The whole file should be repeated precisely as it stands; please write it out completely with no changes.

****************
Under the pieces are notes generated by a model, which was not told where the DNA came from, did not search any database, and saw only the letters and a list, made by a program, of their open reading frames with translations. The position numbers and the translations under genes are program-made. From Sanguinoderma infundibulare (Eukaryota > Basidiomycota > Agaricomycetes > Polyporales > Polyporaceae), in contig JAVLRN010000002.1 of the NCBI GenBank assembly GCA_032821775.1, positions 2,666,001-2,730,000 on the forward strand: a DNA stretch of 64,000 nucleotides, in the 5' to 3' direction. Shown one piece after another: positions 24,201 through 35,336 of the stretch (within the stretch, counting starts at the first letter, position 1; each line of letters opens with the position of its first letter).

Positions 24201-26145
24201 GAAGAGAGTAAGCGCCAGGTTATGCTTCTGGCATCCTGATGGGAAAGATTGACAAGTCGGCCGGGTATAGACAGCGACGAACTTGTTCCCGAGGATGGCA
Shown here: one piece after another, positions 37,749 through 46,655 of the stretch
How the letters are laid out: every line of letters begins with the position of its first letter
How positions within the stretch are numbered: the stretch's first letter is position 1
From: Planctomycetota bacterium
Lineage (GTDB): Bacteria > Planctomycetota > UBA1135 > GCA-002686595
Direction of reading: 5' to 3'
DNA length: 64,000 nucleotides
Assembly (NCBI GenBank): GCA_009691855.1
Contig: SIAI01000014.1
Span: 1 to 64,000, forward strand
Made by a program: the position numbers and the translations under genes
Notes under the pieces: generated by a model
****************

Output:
Under the pieces are notes generated by a model, which was not told where the DNA came from, did not search any database, and saw only the letters and a list, made by a program, of their open reading frames with translations. The position numbers and the translations under genes are program-made. From Sanguinoderma infundibulare (Eukaryota > Basidiomycota > Agaricomycetes > Polyporales > Polyporaceae), in contig JAVLRN010000002.1 of the NCBI GenBank assembly GCA_032821775.1, positions 2,666,001-2,730,000 on the forward strand: a DNA stretch of 64,000 nucleotides, in the 5' to 3' direction. Shown one piece after another: positions 24,201 through 35,336 of the stretch (within the stretch, counting starts at the first letter, position 1; each line of letters opens with the position of its first letter).

Positions 24201-26145
24201 GAAGAGAGTAAGCGCCAGGTTATGCTTCTGGCATCCTGATGGGAAAGATTGACAAGTCGGCCGGGTATAGACAGCGACGAACTTGTTCCCGAGGATGGCA
Shown here: one piece after another, positions 37,749 through 46,655 of the stretch
How the letters are laid out: every line of letters begins with the position of its first letter
How positions within the stretch are numbered: the stretch's first letter is position 1
From: Planctomycetota bacterium
Lineage (GTDB): Bacteria > Planctomycetota > UBA1135 > GCA-002686595
Direction of reading: 5' to 3'
DNA length: 64,000 nucleotides
Assembly (NCBI GenBank): GCA_009691855.1
Contig: SIAI01000014.1
Span: 1 to 64,000, forward strand
Made by a program: the position numbers and the translations under genes
Notes under the pieces: generated by a model